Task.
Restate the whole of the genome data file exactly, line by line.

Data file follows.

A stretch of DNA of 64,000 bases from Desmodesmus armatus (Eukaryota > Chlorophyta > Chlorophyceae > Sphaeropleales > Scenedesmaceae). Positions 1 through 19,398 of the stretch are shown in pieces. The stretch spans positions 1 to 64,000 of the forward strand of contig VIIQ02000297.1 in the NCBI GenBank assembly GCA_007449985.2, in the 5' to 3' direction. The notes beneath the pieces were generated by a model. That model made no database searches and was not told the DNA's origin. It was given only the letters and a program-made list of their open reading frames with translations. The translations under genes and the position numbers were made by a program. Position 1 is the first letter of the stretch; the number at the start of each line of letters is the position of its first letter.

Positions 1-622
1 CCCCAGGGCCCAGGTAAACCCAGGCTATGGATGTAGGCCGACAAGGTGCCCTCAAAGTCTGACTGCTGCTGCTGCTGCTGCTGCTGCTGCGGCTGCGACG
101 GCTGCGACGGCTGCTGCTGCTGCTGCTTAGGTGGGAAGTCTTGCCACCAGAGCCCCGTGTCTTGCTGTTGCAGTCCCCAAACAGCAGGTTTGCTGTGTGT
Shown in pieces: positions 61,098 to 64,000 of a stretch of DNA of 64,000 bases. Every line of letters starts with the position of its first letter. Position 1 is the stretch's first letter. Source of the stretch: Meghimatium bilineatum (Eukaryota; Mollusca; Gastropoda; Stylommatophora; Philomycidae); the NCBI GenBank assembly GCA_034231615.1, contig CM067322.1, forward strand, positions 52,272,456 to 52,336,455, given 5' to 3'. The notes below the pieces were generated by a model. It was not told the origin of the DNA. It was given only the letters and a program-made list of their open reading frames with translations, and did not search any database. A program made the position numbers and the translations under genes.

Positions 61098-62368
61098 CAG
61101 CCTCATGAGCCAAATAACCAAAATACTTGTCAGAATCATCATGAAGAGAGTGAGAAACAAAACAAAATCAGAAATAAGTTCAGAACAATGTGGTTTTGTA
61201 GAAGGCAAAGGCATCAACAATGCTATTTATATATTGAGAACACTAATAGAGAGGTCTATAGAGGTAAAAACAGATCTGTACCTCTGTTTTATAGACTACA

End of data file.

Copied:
A stretch of DNA of 64,000 bases from Desmodesmus armatus (Eukaryota > Chlorophyta > Chlorophyceae > Sphaeropleales > Scenedesmaceae). Positions 1 through 19,398 of the stretch are shown in pieces. The stretch spans positions 1 to 64,000 of the forward strand of contig VIIQ02000297.1 in the NCBI GenBank assembly GCA_007449985.2, in the 5' to 3' direction. The notes beneath the pieces were generated by a model. That model made no database searches and was not told the DNA's origin. It was given only the letters and a program-made list of their open reading frames with translations. The translations under genes and the position numbers were made by a program. Position 1 is the first letter of the stretch; the number at the start of each line of letters is the position of its first letter.

Positions 1-622
1 CCCCAGGGCCCAGGTAAACCCAGGCTATGGATGTAGGCCGACAAGGTGCCCTCAAAGTCTGACTGCTGCTGCTGCTGCTGCTGCTGCTGCGGCTGCGACG
101 GCTGCGACGGCTGCTGCTGCTGCTGCTTAGGTGGGAAGTCTTGCCACCAGAGCCCCGTGTCTTGCTGTTGCAGTCCCCAAACAGCAGGTTTGCTGTGTGT
Shown in pieces: positions 61,098 to 64,000 of a stretch of DNA of 64,000 bases. Every line of letters starts with the position of its first letter. Position 1 is the stretch's first letter. Source of the stretch: Meghimatium bilineatum (Eukaryota; Mollusca; Gastropoda; Stylommatophora; Philomycidae); the NCBI GenBank assembly GCA_034231615.1, contig CM067322.1, forward strand, positions 52,272,456 to 52,336,455, given 5' to 3'. The notes below the pieces were generated by a model. It was not told the origin of the DNA. It was given only the letters and a program-made list of their open reading frames with translations, and did not search any database. A program made the position numbers and the translations under genes.

Positions 61098-62368
61098 CAG
61101 CCTCATGAGCCAAATAACCAAAATACTTGTCAGAATCATCATGAAGAGAGTGAGAAACAAAACAAAATCAGAAATAAGTTCAGAACAATGTGGTTTTGTA
61201 GAAGGCAAAGGCATCAACAATGCTATTTATATATTGAGAACACTAATAGAGAGGTCTATAGAGGTAAAAACAGATCTGTACCTCTGTTTTATAGACTACA